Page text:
I’ve performed a lot through the Jazz Mobile, which brings jazz to the community in their truck. So whenever I work with them, I feel a similar way. You see that people really engage with the music. No matter what you play, they feel the connection of being one with the community and the neighborhood. It’s vibrant. It’s an important feeling for us musicians, and especially me, to perform in Harlem.

TJG: What do you learn from playing with younger musicians about the direction and health of jazz today?

YT: More than anything, I would say a different sensibility and approach to making music. I’m the kind of person that likes to play with older people because that’s how I get to learn from their experiences, and that’s the only way one can learn, so I like to think of it the other way around. This has been a wonderful opportunity for Daryl to perform with musicians who are somewhat older than him and a result to get more experience. So I like to think it flows the other way and works to his advantage. Whenever I’m working with a new member in my band, I’m always open to whatever they bring. And yes, I tell them how I hear the music, but it’s in their hands to bring their own sensibility to it. I’m always to new interpretation of the material, because that’s the only way that it stays fresh and renovates itself.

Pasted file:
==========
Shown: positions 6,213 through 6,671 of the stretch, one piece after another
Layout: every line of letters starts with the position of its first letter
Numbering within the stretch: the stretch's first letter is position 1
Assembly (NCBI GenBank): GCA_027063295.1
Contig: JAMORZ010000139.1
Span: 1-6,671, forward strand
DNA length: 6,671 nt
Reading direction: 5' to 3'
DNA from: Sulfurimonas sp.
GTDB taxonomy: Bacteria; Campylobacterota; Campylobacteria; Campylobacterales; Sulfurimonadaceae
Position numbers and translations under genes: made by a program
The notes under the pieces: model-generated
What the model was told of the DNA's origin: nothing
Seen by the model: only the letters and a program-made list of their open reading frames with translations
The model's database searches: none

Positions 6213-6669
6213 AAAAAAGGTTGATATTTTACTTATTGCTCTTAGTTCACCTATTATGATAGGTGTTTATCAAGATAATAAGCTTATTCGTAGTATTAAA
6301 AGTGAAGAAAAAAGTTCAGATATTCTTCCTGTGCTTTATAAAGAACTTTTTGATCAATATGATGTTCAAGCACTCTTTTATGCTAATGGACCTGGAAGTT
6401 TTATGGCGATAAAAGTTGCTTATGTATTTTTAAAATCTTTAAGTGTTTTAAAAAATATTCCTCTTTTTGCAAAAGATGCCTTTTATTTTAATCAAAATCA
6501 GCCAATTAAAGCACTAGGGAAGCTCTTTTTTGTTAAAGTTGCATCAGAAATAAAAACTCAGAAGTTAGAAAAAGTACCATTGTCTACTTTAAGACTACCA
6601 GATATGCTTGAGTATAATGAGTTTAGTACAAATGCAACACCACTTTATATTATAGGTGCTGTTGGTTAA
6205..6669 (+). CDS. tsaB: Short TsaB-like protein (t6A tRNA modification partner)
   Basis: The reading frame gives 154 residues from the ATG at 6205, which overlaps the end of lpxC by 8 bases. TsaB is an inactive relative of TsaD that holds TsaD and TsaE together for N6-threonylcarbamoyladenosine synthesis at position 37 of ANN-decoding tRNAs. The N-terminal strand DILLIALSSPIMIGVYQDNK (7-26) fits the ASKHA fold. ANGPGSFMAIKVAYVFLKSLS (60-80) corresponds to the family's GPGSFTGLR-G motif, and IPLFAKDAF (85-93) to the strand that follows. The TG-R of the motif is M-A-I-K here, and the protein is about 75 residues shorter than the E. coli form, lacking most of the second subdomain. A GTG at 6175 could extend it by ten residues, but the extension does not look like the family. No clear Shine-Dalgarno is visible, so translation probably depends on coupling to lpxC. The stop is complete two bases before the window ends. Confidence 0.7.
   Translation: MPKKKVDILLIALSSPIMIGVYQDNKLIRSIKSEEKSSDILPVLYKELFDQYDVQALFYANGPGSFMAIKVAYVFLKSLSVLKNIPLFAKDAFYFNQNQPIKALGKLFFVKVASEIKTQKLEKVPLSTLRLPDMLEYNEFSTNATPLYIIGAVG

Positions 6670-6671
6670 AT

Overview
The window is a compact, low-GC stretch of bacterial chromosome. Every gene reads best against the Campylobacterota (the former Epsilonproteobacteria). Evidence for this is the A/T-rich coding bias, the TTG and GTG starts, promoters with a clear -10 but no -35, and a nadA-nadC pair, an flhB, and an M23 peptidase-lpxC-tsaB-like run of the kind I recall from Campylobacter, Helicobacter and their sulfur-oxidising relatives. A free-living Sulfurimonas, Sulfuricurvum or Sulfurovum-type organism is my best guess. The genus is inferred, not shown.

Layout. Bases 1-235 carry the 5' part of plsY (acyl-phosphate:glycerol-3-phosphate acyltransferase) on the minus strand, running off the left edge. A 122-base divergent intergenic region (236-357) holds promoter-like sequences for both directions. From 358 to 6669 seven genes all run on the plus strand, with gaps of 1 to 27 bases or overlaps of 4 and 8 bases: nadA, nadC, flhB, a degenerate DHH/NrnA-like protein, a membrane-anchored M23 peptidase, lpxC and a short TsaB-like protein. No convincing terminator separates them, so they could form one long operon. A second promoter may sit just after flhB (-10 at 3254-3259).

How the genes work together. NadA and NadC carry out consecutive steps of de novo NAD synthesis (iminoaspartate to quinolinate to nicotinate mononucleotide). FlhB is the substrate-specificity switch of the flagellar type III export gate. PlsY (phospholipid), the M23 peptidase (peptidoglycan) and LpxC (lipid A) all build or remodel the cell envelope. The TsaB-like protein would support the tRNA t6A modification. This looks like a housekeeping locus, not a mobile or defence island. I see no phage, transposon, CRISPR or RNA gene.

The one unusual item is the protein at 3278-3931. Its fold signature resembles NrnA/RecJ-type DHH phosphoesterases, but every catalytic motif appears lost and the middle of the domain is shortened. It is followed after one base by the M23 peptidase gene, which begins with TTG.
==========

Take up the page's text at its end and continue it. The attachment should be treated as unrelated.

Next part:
TJG: Is there a difference between instruction and mentorship? Do you think about pedagogy when you are mentoring someone, or is it a different kind of relationship?